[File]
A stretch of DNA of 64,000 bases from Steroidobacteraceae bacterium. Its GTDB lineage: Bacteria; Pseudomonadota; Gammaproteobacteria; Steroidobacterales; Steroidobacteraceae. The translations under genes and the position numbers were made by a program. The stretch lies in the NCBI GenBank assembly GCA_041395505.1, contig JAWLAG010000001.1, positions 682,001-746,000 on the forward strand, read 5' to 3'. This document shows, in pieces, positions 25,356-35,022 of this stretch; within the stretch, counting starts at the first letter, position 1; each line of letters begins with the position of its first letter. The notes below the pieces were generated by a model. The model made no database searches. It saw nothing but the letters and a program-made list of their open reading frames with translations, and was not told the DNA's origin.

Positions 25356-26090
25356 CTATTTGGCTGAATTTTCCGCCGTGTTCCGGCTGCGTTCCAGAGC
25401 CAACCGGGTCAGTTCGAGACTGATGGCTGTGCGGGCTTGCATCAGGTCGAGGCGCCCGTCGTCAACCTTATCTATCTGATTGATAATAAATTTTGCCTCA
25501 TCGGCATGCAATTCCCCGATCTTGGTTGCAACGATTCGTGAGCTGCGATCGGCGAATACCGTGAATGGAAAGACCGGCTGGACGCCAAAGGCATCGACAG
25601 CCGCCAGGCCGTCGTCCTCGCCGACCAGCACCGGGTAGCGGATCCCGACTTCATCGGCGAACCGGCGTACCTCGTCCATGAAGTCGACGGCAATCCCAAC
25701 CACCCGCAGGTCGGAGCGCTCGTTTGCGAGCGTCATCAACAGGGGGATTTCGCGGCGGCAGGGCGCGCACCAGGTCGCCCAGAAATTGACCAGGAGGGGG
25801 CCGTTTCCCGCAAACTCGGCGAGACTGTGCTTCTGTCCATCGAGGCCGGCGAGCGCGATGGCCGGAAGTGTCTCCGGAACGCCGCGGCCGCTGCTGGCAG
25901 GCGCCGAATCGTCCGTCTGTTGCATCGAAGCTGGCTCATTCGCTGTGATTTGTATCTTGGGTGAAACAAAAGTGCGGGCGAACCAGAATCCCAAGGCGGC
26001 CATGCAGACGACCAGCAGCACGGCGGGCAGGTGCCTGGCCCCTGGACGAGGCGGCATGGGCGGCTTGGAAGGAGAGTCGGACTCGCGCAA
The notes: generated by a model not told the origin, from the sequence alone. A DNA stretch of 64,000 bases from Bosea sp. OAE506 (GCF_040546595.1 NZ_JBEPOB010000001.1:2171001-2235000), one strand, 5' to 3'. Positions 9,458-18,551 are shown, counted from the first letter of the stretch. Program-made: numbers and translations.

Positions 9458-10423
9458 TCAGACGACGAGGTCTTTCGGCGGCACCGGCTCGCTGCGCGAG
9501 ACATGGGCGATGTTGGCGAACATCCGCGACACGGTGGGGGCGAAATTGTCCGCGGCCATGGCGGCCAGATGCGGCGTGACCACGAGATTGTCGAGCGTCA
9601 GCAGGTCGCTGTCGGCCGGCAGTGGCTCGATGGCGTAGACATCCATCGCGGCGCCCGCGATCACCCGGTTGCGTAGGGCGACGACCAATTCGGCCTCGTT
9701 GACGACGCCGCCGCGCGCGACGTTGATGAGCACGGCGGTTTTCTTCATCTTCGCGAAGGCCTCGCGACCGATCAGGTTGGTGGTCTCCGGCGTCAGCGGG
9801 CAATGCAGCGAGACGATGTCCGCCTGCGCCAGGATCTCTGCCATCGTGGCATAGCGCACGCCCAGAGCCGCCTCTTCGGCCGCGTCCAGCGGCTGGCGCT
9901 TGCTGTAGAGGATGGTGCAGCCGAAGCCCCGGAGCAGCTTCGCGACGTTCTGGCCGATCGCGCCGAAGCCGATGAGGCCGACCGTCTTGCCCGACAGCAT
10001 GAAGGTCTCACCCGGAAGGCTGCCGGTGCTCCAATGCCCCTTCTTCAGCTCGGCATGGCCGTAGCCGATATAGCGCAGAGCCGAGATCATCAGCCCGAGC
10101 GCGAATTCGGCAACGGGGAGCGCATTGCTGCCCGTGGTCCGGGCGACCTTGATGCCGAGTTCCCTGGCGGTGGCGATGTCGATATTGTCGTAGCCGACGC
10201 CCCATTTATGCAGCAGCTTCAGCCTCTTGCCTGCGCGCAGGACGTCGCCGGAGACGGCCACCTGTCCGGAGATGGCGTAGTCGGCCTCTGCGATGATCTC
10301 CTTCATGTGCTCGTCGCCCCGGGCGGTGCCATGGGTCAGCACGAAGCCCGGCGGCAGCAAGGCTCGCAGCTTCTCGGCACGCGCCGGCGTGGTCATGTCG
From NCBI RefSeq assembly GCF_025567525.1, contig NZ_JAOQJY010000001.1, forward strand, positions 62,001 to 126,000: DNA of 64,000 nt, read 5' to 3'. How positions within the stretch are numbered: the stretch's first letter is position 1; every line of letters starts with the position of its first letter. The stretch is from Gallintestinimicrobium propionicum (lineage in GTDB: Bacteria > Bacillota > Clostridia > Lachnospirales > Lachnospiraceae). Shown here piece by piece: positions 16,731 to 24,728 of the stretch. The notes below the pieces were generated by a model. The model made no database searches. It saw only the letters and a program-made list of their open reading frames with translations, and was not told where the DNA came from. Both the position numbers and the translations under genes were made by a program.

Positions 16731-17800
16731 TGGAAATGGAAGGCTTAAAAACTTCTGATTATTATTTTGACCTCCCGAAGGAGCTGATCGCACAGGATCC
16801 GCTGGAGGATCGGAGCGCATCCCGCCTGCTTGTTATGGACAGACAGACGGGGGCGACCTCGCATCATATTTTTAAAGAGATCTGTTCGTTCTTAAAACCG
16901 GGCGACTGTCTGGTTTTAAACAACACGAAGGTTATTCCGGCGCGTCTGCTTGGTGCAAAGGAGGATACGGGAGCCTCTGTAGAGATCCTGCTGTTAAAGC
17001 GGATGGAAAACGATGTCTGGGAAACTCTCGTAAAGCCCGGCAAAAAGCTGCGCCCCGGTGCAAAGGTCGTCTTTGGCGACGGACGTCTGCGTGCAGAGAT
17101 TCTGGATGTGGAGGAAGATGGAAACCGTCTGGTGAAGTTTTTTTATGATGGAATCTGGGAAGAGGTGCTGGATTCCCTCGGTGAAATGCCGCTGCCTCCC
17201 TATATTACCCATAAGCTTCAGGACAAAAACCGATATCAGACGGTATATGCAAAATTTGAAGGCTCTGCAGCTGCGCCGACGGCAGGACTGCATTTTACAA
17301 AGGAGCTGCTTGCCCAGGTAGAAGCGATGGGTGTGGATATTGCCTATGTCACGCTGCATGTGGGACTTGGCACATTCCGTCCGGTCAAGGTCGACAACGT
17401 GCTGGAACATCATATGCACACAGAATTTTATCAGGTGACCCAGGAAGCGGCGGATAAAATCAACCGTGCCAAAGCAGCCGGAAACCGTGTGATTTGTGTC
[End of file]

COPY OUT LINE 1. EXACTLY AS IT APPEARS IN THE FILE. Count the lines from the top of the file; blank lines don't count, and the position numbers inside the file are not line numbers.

A stretch of DNA of 64,000 bases from Steroidobacteraceae bacterium. Its GTDB lineage: Bacteria; Pseudomonadota; Gammaproteobacteria; Steroidobacterales; Steroidobacteraceae. The translations under genes and the position numbers were made by a program. The stretch lies in the NCBI GenBank assembly GCA_041395505.1, contig JAWLAG010000001.1, positions 682,001-746,000 on the forward strand, read 5' to 3'. This document shows, in pieces, positions 25,356-35,022 of this stretch; within the stretch, counting starts at the first letter, position 1; each line of letters begins with the position of its first letter. The notes below the pieces were generated by a model. The model made no database searches. It saw nothing but the letters and a program-made list of their open reading frames with translations, and was not told the DNA's origin.